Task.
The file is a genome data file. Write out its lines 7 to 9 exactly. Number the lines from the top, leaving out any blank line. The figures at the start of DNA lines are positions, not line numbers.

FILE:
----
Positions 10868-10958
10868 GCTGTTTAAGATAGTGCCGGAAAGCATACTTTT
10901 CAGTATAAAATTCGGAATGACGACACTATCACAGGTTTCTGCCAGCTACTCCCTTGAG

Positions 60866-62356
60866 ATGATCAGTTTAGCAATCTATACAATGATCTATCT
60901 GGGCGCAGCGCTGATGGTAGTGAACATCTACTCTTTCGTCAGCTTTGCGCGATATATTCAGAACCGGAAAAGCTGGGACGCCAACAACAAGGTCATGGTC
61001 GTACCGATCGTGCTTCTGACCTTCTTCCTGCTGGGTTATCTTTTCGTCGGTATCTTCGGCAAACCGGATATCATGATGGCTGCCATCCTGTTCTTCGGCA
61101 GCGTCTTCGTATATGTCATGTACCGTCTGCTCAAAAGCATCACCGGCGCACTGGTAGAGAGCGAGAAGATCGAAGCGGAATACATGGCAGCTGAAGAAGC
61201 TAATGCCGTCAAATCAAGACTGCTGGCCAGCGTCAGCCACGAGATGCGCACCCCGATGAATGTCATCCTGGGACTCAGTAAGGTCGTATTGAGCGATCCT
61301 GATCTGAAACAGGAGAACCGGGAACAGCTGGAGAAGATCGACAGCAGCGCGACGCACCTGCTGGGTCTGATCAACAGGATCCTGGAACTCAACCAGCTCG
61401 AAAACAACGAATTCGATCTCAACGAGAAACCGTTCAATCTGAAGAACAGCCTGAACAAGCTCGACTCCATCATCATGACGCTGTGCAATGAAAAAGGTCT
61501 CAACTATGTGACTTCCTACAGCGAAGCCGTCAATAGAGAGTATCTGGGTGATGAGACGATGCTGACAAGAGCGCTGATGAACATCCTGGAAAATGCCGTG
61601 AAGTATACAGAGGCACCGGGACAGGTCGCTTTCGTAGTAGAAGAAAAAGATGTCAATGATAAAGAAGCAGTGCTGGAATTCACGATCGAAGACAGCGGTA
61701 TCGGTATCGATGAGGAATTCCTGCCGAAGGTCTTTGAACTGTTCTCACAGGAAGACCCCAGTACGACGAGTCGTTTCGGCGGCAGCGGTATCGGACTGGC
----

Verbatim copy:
61001 GTACCGATCGTGCTTCTGACCTTCTTCCTGCTGGGTTATCTTTTCGTCGGTATCTTCGGCAAACCGGATATCATGATGGCTGCCATCCTGTTCTTCGGCA
61101 GCGTCTTCGTATATGTCATGTACCGTCTGCTCAAAAGCATCACCGGCGCACTGGTAGAGAGCGAGAAGATCGAAGCGGAATACATGGCAGCTGAAGAAGC
61201 TAATGCCGTCAAATCAAGACTGCTGGCCAGCGTCAGCCACGAGATGCGCACCCCGATGAATGTCATCCTGGGACTCAGTAAGGTCGTATTGAGCGATCCT